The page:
Apr 03 2015


On the 800th anniversary of the Magna Carta in England, Richard Barbrook calls for a new debate on the conception of citizenship.

Richard Barbrook, lecturer at University of Westminster

Richard Barbrook, lecturer at University of Westminster


“Government founded… on a system of universal peace, on the indefeasible hereditary Rights of Man … interests not particular individuals, but nations, in its progress, and promises a new era to the human race.”

Tom Paine, Rights of Man


In the second decade of the 21st century, citizenship is defined not just by the people being able to choose the political leadership of their nation through regular elections, but also by the legal protection of their human rights, such as media freedom, personal privacy, fair trials and religious toleration. Enshrined in both national constitutions and international treaties, these democratic precepts ensure that individual citizens can express their views and campaign for causes without fear of persecution or discrimination. Yet, when they were first codified during the 17th and 18th centuries’ modernising revolutions which overthrew aristocratic and priestly despotism in Western Europe and North America, these fundamental freedoms were initially restricted to a minority of the population: white male property-owners. Despite the universalist rhetoric of the English 1689 Bill of Rights, the French 1789 Declaration of the Rights of Man and the Citizen and the USA’s 1791 Bill of Rights, men without property, all women and the African slaves who were property remained outside their constitutional protection. In this pioneering liberal iteration, political and civil freedom was founded upon economic exploitation. Human rights were the privilege of the few not the emancipation of the many.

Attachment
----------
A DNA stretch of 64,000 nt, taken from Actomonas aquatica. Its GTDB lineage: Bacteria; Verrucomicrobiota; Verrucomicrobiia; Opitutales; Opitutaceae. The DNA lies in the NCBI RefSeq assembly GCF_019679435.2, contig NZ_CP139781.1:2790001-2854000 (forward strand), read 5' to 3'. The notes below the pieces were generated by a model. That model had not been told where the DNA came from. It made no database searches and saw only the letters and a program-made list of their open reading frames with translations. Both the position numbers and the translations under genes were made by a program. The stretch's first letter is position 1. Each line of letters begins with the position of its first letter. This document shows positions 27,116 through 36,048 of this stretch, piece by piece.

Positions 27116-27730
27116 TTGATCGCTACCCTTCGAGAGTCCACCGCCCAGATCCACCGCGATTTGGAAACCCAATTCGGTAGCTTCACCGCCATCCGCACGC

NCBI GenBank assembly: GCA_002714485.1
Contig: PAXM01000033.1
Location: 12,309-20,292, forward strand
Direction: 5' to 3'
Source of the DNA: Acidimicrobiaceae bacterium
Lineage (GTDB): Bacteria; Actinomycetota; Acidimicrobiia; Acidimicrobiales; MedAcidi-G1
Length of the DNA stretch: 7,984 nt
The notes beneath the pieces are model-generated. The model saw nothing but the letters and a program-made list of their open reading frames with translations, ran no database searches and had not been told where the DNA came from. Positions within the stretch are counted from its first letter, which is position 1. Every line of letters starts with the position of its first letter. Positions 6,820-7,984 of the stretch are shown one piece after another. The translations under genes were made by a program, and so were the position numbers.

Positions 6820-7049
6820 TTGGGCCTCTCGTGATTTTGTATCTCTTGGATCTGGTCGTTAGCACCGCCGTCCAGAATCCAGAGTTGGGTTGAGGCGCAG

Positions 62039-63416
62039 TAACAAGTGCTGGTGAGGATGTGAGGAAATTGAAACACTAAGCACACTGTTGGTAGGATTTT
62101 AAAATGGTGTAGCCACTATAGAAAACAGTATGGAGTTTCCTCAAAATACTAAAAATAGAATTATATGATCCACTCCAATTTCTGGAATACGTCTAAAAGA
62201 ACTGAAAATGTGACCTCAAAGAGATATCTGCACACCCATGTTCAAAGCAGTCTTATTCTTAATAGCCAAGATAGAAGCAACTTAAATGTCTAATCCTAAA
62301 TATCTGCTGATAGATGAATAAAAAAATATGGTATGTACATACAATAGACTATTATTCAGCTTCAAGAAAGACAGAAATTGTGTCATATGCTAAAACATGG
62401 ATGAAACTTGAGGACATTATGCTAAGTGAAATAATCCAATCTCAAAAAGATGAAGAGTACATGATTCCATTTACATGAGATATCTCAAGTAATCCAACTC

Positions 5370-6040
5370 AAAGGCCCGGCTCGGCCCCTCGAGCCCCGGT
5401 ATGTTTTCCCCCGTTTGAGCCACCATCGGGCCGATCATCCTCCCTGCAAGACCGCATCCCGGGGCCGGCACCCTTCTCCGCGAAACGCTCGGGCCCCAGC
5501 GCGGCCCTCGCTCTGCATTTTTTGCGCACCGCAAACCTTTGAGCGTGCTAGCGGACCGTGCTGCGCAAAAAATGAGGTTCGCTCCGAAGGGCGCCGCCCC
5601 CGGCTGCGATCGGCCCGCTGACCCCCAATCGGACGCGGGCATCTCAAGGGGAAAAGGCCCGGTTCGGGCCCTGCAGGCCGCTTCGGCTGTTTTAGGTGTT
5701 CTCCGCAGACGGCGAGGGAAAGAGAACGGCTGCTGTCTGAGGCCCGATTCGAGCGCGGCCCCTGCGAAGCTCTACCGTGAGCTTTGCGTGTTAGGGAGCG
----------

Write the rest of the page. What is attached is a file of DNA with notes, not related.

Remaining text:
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Sep 13 2013


Protest in Washington against US war on Syria

Protest in Washington against US war on Syria


We are posting this statement from Socialist Action (USA), which takes a principled stance on US intervention in Syria. It also refers indirectly to the UK government’s failure to provide  backing for an immediate US-led attack on Syria as part of the “coalition of the idling”. 


The Barack Obama-led march to yet another “war” suffered an important but far from definitive setback when the usual U.S. “coalition of the willing” failed to materialize in late August to lend a fig leaf of Great Power authority to what then appeared to be an imminent U.S. attack on Syria. But Obama’s threatened deadly missile strike still remains high on the imperial agenda and requires nothing less than massive and united mobilizations of all antiwar forces to challenge it.
Continue reading “US HANDS OFF SYRIA!”

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